How GOP governors in favor of cutting unemployment are tied to businesses that could benefit from it: report
Republican governors across the country have jumped on board to support unemployment benefit cuts. While many of them claim their efforts are to incentivize a return to work, The Washington Post has shed light on another reason why they are advocating for those deep financial cuts.
The publication uses West Virginia Gov. Jim Justice (R) as an example. Shortly after making his announcement about the benefits cut, he suggested there were many employers ready and willing to hire workers. Back in May, Justice released a statement after cutting unemployment and lifting the state's mask mandate for fully vaccinated individuals.
"West Virginians have access to thousands of jobs right now. We need everybody back to work," he said on May 14. "We've got to have you back to work. America is all about work. That's what has made this great country."
However, at the time, he failed to mention that his own resort, the Greenbrier, is one of the employers in need of workers. After the announcement, Kathy Miller, who serves as the vice president of human resources at the luxury boutique hotel, released a statement admitting they'd seen changes in their applicant pool.
"Fortunately the applicant pool has started to improve, so we're very happy about that," Miller said in an interview following Justice's order, attributing the shift in part to the cutoff of extra federal payments and more widespread vaccinations. "I think that people are preparing, if they are under West Virginia unemployment, to get back into the workforce."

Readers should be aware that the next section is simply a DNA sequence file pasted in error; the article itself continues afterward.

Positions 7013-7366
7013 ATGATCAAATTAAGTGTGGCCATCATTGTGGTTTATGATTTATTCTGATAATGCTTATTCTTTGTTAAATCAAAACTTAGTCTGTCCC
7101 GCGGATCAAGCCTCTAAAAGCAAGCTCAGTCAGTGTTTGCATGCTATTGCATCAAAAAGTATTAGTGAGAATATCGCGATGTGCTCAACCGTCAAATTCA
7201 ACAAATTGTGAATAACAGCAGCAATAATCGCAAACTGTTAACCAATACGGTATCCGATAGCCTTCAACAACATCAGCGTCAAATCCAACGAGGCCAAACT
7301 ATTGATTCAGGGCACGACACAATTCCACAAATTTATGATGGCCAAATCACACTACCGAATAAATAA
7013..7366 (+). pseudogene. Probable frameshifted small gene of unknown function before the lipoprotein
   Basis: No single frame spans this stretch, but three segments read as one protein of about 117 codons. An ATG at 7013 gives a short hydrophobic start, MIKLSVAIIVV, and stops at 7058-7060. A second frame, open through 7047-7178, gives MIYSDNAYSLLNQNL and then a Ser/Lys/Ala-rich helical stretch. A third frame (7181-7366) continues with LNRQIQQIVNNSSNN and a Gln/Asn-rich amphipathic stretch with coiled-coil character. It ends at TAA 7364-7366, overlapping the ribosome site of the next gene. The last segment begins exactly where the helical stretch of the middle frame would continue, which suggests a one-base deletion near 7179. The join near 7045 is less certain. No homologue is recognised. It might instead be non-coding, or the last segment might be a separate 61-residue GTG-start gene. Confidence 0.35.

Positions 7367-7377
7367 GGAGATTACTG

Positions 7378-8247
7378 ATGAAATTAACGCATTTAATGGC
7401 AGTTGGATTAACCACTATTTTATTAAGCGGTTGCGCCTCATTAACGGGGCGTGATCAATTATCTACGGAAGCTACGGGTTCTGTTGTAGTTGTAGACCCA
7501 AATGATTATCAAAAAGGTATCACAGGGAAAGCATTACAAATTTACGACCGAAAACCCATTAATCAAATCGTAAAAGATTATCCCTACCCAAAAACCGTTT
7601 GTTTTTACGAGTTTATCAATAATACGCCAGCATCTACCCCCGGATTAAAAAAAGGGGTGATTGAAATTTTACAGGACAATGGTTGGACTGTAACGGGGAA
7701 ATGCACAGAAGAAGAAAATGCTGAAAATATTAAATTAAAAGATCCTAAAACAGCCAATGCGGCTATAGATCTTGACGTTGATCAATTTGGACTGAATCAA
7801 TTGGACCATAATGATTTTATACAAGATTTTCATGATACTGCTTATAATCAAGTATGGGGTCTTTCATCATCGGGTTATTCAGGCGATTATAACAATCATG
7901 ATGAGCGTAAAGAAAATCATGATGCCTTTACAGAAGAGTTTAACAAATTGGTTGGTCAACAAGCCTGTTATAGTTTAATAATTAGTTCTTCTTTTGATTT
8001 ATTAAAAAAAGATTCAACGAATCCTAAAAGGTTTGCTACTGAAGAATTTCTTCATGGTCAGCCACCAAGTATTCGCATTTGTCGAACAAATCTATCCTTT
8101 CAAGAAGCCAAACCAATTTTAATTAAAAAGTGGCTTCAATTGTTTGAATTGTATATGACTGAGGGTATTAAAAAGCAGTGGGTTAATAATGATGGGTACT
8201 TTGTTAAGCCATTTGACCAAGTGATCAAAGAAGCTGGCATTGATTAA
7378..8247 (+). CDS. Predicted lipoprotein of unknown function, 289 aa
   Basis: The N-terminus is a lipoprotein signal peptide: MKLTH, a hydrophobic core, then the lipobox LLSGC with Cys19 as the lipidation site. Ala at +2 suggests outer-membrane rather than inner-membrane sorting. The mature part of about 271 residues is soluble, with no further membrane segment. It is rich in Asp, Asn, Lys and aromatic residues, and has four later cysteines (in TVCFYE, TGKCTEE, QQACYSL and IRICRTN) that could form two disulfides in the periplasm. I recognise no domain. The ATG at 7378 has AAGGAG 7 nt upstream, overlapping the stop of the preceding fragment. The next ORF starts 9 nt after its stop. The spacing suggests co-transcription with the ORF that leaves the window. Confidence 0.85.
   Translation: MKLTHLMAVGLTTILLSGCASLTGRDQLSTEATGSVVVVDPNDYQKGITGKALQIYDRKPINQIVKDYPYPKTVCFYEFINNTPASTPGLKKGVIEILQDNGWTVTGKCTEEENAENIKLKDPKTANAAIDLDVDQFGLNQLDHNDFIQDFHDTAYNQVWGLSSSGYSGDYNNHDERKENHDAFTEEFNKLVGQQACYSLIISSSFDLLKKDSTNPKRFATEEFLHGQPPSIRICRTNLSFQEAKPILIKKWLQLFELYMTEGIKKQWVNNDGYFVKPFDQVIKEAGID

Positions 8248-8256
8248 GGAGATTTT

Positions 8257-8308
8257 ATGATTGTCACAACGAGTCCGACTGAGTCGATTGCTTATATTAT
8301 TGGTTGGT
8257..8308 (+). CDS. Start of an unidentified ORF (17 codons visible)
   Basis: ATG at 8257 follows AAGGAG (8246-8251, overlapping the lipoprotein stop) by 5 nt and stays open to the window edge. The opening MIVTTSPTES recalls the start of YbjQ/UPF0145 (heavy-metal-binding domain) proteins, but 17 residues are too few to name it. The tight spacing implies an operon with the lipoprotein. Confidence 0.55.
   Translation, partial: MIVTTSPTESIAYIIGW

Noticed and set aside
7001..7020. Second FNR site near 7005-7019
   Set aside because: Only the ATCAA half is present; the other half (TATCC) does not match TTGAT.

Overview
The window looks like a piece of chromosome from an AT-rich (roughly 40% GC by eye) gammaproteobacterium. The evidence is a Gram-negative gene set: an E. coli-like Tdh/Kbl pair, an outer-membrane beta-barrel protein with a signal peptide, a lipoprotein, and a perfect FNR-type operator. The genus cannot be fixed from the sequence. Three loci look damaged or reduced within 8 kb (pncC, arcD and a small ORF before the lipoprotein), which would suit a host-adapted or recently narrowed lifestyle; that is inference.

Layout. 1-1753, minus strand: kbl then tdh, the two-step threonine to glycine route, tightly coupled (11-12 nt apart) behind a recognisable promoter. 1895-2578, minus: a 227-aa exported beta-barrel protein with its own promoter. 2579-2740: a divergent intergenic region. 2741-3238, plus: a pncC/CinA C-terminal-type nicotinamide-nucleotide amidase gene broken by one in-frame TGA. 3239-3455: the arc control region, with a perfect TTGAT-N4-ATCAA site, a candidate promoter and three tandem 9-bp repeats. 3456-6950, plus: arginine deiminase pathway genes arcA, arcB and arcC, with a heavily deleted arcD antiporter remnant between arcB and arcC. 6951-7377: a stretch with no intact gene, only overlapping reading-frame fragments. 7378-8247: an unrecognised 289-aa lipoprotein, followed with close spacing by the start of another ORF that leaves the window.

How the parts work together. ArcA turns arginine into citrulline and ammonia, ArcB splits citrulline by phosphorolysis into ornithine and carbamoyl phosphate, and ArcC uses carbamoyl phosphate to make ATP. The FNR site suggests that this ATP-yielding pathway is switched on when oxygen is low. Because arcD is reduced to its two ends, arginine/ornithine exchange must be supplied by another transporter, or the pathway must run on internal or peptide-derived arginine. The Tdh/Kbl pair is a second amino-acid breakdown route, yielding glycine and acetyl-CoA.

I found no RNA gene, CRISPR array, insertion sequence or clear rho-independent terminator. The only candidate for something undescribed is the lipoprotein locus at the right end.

Justice is one of 25 governors in the midst of similar economic shifts, even as they have personal interests in many businesses that could benefit from those cuts. The connections have not been missed by Democratic lawmakers.
"I do think that's part of the reason he's making this decision, is he thinks it would be better for his businesses and he would get more people back to work if we refuse any additional money from the federal government from this particular program," said West Virginia state Sen. William Ihlenfeld. "It's a shame that one of the richest men in the state has decided to withhold aid from the people who need it the most."
A research note released by J.P. Morgan on May 26 claims that while "some of the states that are reducing their benefits early have signs of a tight labor market and strong growth in hourly wages, many of them do not."
The note said, "It, therefore, looks like politics, rather than economics, is driving decisions regarding the early ends to these programs."
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